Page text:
# Math + Logic + Science = something completely mad...

So, I've done a metric fuckton of research, notwithstanding the clear bias the man who designed and built my Belles has against esoteric cabling.  And here's the conclusion to which I arrived.

My monoblocks are sitting on top of the speakers.  The distance from the amp to the speaker is barely a foot, which is exactly how long a run of wire I intend to use.  Goal is to minimize the effect the wire has on the sound.

According to the calculations I've seen and done, the skin effect depth on copper wire at 20Khz is 461 micrometers.  Meaning a 19-gauge copper wire (911 mics diameter) would reduce skin effect to zero.  As in no impact whatsoever on the signal.

Of course, it's actually very difficult to find 19-gauge wire.  18-gauge (1024 mics) is much easier, and the skin effect is near zero, but not quite zero.  Seems to be an acceptable compromise. Could go down to 20-gauge and eliminate skin effect entirely.  If I could find insulated aluminum wire, 18-gauge would eliminate skin effect entirely, because skin effect depth on aluminum at 20khz is 580 mics.

12 inches of 18-gauge wire produces 0.006 ohms of additional resistance.  20-gauge = 0.01 ohms.

Frankly, I don't see the value in spending big bucks on esoteric, heavy-gauge wire for this application.  I'd rather make the bigger investment in the 2m runs from the preamp to the blocks, because that's where the wire's going to have a hell of a lot more of an effect on the sound.

Stepping back to allow you all the opportunity to punch holes in my thought process here.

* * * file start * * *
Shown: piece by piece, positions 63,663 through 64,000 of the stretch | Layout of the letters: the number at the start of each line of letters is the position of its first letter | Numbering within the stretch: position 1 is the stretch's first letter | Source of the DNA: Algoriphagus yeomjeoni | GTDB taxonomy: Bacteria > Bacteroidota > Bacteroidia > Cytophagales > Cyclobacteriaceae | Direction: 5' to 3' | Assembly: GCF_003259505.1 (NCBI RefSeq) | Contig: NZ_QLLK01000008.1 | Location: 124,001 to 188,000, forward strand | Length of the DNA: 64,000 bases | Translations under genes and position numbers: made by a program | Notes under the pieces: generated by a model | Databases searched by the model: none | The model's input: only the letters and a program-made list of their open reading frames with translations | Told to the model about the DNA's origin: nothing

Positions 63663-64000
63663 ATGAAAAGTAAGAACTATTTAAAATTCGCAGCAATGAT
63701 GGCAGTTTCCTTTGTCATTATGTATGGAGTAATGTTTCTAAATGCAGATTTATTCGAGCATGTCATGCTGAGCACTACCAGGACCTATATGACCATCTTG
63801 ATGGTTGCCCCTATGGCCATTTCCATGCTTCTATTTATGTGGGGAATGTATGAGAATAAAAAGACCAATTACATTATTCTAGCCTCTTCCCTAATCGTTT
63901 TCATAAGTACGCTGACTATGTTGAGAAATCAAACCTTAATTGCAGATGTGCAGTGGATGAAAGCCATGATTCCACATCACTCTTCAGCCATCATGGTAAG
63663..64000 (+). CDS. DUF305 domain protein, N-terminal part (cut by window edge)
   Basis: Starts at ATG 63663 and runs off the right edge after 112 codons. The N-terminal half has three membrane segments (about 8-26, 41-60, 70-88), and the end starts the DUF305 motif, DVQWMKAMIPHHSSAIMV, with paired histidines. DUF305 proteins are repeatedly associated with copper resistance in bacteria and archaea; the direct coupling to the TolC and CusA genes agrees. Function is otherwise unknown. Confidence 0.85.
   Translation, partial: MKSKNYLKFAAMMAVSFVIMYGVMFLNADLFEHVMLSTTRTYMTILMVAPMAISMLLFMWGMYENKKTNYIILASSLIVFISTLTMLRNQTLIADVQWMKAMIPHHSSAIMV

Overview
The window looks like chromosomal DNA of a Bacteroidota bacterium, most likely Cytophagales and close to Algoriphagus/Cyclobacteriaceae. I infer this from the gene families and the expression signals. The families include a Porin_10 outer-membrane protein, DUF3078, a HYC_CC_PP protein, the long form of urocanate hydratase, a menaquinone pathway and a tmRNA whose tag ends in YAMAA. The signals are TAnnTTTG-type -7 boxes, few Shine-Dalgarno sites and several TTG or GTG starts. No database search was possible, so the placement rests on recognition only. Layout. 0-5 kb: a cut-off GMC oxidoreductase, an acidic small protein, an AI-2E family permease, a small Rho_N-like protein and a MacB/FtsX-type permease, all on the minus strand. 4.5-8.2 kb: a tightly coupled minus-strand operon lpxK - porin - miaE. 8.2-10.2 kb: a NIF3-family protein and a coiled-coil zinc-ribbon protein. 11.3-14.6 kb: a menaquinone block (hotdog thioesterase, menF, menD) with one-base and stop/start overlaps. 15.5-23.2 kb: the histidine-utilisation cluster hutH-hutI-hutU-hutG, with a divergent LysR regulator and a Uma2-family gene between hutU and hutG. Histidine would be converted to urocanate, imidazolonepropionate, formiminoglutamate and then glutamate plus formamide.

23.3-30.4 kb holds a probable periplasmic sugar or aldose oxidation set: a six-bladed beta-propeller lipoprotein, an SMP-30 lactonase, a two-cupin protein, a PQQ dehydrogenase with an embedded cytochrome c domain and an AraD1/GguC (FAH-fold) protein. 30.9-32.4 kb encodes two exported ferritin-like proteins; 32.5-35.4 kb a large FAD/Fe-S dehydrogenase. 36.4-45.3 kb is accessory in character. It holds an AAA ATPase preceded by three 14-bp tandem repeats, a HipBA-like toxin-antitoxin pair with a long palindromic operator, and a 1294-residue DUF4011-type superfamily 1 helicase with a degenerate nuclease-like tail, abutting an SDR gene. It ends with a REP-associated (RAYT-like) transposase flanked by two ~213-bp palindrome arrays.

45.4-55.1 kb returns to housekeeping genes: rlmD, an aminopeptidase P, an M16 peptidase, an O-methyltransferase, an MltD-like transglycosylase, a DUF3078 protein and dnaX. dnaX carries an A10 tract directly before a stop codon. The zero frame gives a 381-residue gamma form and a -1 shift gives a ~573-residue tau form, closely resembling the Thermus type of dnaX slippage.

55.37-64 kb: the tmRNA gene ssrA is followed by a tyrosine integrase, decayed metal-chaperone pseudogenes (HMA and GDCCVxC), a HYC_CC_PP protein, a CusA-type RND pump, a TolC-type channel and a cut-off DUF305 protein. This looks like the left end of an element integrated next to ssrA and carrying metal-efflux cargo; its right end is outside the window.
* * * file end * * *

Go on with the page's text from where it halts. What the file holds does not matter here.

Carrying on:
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 Microphonics in tubes is a very real thing. The mats will not eliminate that. I would be inclined to build shelves slightly above the speakers.Your short 18 awg cables will work perfectly of course. The resistance is but a minuscule fraction of the speaker impedance. Following that short 18awg is a ton of wire in the cross-over, followed by a lot more small gauge wire in the voice coil. The variation in the resistance in the voice coil due to thermal effects is far more than the total resistance of that 18awg.Virtually every negative reply you will get will be hand-waving with no quantification as you have done. Keep in mind the wire is 2 lengths, resistance will be closer to 0.016 ohm. That will be consistent with virtually no thermal modulation. It is likely a very small fraction of the output impedance of your amplifier too. At 20KHz, the impedance will be up to 0.022. You did miss one critical element though, inductance. That will be the dominating factor. That will increase the impedance to 0.08 - 0.1 ohm by 20KHz. You won’t hear it, but it will be there. Skin effect is rarely an issue. Inductance can be. Skin effect is rarely an issue. Inductance can be. Only reason I bothered with the math on skin effect is because so many of these esoteric high-end cables do random weird stuff like adding dielectrics to "phase-correct" the signal.  Of course, over 1-2 feet of wire, I doubt seriously that the signal could possibly get "out of phase" enough to be audible anyway.   Microphonics in tubes is a very real thing. The mats will not eliminate that. I would be inclined to build shelves slightly above the speakers. So you're saying that the speaker vibrating the amp will cause microphonics in the tubes?  Or is there a concern about proximity to the magnets?  Certainly I could build shelves, that's an easy thing.  I'm just trying to make sure I understand the problem I'm trying to solve here in order to solve it correctly.  If you don't mind, I'd love for you to go over the science with me here. So you're saying that the speaker vibrating the amp will cause microphonics in the tubes?YesOnly reason I bothered with the math on skin effect is because so many of these esoteric high-end cables do random weird stuff like adding dielectrics to "phase-correct" the signal.  They say a lot of things that are not true. That is why they never provide any useful information. If they provided useful information, no one would buy them. Yes Even when the amp has isolation feet on it and the speakers are sitting on a concrete floor, which is the ultimate vibration sink?  Asking in earnest, not to be argumentative. While I believe that cables matter, skin effect is the biggest piece of hogwash ever. A more likely explanation for cables sounding different, based on what I've heard, is that the amp and speakers are more sensitive to the miniscule LC and R values than the math would have us believe. Perhaps feedback also plays some role here, but 100% of every cable effect I've ever heard can be explained purely in the frequency domain. Oversensitivity to basic cable measurements could explain it. Also, most cables are way pricier than the apparent changes they produce.
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